We’re deep into production on Lava Blade, our combat-centric platformer game with procedural content generation, and I thought I’d take a break to share some of the early art concepts.
Lars, the main character
The first thing I wanted to do is nail down the look of the main character, Lars. My thinking was that once we were happy with how he looked, it’d be easier to visualize the rest of the world around him.
First I did a rough pass on the general style, proportions, and colors (#1). This was intended to be a quick sanity check. Next I went back and better defined his shapes and detailing (#2). In #3, I added shading, highlights, and dark inner lines. I liked the way this one “popped” but I felt like it took away from his detailing, so in #4 I introduced more interior colors to replace the black. Lastly, I added hair highlights, glossier metal, and additional shading.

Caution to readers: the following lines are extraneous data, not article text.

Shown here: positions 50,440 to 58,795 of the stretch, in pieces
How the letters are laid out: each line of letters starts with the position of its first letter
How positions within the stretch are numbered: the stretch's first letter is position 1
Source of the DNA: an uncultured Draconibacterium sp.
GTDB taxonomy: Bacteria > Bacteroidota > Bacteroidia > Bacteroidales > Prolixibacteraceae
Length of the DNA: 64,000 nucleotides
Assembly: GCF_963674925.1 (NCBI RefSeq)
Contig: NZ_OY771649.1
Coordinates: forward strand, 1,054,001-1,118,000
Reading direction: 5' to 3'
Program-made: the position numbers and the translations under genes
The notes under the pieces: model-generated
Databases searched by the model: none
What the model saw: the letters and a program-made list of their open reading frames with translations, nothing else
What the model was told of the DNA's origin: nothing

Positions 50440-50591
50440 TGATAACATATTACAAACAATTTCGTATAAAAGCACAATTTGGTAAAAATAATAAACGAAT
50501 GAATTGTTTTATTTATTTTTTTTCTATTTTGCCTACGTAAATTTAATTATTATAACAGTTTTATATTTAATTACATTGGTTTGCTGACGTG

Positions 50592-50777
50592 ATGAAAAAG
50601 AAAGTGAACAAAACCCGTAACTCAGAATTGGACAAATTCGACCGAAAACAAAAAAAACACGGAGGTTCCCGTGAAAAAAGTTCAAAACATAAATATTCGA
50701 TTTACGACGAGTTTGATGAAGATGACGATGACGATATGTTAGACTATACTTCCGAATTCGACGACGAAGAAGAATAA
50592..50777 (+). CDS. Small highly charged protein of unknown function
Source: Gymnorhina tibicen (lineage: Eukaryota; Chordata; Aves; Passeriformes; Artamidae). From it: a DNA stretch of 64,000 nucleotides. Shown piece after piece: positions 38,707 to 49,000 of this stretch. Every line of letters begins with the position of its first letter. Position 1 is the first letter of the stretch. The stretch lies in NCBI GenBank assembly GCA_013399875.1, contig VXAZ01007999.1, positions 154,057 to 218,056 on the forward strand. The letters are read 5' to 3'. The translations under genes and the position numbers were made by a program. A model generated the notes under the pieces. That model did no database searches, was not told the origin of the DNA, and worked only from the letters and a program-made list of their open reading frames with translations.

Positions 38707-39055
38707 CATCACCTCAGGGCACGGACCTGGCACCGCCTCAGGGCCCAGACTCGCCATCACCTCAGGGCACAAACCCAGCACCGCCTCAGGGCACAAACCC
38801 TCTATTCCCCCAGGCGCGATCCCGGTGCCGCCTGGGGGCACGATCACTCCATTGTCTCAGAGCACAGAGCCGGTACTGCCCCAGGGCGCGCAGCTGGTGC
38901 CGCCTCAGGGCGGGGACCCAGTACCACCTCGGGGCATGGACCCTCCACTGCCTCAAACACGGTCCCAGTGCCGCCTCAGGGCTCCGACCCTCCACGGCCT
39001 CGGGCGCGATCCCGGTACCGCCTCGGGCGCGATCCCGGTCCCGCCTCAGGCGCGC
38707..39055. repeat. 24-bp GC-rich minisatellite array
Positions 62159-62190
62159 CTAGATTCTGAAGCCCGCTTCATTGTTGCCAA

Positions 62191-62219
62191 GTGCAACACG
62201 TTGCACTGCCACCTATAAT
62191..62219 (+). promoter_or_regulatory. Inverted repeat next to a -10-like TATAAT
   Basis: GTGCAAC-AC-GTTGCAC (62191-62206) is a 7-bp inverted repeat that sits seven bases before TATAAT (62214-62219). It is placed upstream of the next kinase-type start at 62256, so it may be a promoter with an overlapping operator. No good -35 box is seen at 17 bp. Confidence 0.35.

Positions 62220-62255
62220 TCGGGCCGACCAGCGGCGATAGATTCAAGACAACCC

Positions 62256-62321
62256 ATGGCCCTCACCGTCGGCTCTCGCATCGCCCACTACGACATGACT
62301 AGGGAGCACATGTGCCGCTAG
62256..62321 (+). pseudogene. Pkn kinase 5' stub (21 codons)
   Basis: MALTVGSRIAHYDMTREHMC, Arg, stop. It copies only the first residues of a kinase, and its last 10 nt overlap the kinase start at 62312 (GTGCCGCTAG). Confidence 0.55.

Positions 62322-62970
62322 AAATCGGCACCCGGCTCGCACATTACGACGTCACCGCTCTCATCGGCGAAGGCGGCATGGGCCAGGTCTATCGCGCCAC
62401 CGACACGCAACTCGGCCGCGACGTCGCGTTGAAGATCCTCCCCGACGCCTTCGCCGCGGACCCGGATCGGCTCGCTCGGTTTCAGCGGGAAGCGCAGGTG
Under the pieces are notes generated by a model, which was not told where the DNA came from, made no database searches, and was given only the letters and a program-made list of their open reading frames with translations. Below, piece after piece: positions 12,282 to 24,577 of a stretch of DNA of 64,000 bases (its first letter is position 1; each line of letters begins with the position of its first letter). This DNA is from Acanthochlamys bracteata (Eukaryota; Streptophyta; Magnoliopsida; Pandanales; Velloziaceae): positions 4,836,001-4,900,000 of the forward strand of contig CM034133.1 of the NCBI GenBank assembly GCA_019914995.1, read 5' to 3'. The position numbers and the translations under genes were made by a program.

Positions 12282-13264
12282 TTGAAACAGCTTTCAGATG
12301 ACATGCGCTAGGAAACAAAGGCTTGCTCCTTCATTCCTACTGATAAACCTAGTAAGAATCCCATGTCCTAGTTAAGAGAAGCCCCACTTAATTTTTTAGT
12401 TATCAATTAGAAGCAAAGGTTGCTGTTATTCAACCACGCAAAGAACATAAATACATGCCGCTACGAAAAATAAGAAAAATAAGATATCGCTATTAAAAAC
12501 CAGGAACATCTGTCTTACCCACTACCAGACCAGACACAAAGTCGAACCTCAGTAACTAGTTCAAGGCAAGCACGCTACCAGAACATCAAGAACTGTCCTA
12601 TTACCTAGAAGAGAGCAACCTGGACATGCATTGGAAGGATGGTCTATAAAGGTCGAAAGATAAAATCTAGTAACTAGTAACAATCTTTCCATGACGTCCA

I’m pretty happy with how Lars turned out, though I’ll probably make yet another pass (maybe to add some detail to his hands). As you can see below, I also experimented with some different styles. I wanted to see if something wonderful might accidentally happen, and make sure we were in the right place between cute and combat-ready.
We’re thinking that an ogre will have a pivotal role in teaching people how to play Lava Blade. In the beginning of the game, perhaps an ogre will kidnap someone (or do something else naughty), and you’ve got to chase him down, learning the game mechanics along the way.
However, I wanted him to remain relatively faceless (note the hair covering his eyes) since he wouldn’t be a recurring character, like the main villain. I like to jump on inspiration when it hits, and I happened to be near some graph paper when it did, so I sketched him out quickly on paper before doing a digital version. Doing this in repetition is great for practice, and even though I didn’t use the sketch, I think it helped the final product.
Since the art style was already defined by Lars, I didn’t need to experiment with the ogre as much. Instead, I could simply sketch him out and render him, as seen below.